Year of Publication

2016

Degree Name

Doctor of Philosophy (PhD)

Document Type

Doctoral Dissertation

College

Arts and Sciences

Department

History

First Advisor

Dr. Philip Harling

Abstract

My research examines how the London Underground – the first subway in the world - provided new public spaces and forms of mobility that redefined how Londoners interacted in, moved through, and imaged the city.

Perhaps nothing embodies the Underground’s iconic status in London quite as completely as the phrase, “Mind the Gap.” This phrase, which originally referred to the gap between the train and the platform at Embankment station on the Northern line, has since become an enduringly popular symbol of London in the minds of travelers and visitors. The fact that a behavioral command about how to move through Underground space has become synonymous with visiting London suggests the deep connections between spatial behaviors and identity in the modern city. People had to be taught how to “Mind the Gap” – and railway officials were never completely able to control the ways in which people used, traveled through, and imagined these spaces. Illuminating these tensions between railway technicians and ordinary passengers demonstrates how the Underground provided a new type of space in which men and women from different classes and backgrounds could assert claims to freedom of movement within the city.

Aside from the gap between station platforms and Underground trains, this cultural history of the Underground also reveals how Londoners negotiated and bridged other important gaps - between rich and poor, men and women, and concepts of what constituted being modern or backwards, progressive or dangerous - as they embraced this public space as a part of their everyday lives. My dissertation interweaves works of art and fiction, literary scholarship, and elements of geography and sociology into a cultural history of London’s transport. Though it was owned and operated by a series of private companies throughout the nineteenth and early-twentieth centuries, the Underground offered a relatively affordable means of traversing the capitol for Londoners of all classes and backgrounds, and therefore the spaces of the Underground network (stations, platforms, and train cars) acted as public spaces where new ideas about democratic order in society were challenged and negotiated.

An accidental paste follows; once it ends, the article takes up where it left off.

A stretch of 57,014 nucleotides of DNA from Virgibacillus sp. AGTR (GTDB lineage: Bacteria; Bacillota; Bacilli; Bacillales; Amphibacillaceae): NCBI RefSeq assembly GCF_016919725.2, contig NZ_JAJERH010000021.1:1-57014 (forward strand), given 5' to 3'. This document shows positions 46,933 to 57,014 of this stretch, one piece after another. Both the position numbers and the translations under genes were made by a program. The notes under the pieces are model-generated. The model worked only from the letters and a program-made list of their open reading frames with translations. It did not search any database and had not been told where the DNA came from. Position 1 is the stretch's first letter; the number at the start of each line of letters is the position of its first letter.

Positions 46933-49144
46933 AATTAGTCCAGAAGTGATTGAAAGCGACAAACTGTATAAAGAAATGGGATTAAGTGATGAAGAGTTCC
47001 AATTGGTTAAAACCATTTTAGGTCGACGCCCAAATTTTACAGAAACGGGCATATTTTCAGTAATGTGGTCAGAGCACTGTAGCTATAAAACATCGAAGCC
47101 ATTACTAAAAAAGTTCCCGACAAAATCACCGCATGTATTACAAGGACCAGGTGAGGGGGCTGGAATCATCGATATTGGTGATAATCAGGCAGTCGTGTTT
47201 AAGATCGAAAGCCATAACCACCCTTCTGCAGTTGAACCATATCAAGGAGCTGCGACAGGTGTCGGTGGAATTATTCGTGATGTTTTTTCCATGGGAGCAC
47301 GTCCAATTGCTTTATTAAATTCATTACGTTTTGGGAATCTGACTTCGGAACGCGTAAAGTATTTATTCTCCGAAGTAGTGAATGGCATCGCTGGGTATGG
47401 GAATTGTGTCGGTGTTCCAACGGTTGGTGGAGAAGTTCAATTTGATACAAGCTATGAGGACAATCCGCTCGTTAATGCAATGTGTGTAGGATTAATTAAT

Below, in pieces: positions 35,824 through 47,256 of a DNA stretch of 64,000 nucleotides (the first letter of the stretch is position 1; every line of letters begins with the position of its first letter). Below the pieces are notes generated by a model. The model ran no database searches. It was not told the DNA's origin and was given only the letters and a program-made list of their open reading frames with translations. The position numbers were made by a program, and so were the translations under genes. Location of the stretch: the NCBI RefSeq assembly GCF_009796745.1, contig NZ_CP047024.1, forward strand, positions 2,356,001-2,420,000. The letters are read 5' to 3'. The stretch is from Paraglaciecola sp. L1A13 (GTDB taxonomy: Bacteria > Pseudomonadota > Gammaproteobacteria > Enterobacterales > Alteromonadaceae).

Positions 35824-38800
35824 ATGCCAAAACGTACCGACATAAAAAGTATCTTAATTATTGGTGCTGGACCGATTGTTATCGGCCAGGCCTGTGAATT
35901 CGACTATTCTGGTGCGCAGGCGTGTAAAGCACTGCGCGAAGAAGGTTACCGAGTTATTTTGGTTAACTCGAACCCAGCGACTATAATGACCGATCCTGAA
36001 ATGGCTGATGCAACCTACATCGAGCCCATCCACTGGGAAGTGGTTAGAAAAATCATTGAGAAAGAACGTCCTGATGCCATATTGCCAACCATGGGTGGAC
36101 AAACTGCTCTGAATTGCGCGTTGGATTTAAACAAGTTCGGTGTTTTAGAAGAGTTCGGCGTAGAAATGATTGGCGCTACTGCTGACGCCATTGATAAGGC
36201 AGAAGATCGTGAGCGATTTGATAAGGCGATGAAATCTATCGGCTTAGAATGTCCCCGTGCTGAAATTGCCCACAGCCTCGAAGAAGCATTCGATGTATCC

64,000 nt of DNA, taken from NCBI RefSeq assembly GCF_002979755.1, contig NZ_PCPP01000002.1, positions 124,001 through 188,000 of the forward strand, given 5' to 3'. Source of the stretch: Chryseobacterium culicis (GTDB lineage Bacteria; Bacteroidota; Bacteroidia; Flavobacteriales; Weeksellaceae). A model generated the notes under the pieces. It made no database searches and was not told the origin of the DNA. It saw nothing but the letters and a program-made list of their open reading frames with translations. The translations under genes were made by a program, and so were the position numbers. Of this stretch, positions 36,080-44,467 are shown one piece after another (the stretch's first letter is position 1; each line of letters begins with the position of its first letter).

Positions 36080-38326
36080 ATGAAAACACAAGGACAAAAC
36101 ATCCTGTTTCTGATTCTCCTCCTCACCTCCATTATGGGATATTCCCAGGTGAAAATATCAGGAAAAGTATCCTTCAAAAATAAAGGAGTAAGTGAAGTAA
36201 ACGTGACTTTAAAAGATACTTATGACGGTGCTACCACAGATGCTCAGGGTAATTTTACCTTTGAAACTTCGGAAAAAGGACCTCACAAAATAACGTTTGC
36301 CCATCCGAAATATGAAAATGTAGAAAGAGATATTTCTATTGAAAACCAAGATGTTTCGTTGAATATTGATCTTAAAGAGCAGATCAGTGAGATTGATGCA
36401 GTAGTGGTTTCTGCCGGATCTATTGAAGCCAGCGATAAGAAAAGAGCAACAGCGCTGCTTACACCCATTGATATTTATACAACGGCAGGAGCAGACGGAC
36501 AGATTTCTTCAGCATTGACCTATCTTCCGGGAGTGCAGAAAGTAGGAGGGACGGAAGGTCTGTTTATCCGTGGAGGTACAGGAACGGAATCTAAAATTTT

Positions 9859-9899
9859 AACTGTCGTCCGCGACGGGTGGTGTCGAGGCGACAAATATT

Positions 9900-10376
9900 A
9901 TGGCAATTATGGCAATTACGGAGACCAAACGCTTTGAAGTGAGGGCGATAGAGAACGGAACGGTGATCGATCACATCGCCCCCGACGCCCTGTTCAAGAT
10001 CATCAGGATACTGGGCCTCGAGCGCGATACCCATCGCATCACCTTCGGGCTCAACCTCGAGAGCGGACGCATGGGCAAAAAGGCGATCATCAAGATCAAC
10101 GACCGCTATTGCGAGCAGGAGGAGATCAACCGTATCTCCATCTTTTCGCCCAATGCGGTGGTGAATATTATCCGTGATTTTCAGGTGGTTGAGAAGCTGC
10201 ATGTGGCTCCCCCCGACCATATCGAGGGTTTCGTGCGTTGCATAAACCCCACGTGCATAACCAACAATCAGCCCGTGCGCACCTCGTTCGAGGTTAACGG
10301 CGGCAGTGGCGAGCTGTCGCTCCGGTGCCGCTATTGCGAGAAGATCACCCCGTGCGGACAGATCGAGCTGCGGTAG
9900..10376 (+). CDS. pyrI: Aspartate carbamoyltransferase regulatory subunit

My dissertation will bring a new perspective to studies of urban history by using interactions within the Tube to demonstrate how modernity was experienced and given meaning through particular spatial practices. I argue that the Underground helped challenge and redefine urban identities in the late-nineteenth and early-twentieth centuries, particularly for women.

Digital Object Identifier (DOI)

http://dx.doi.org/10.13023/ETD.2016.339

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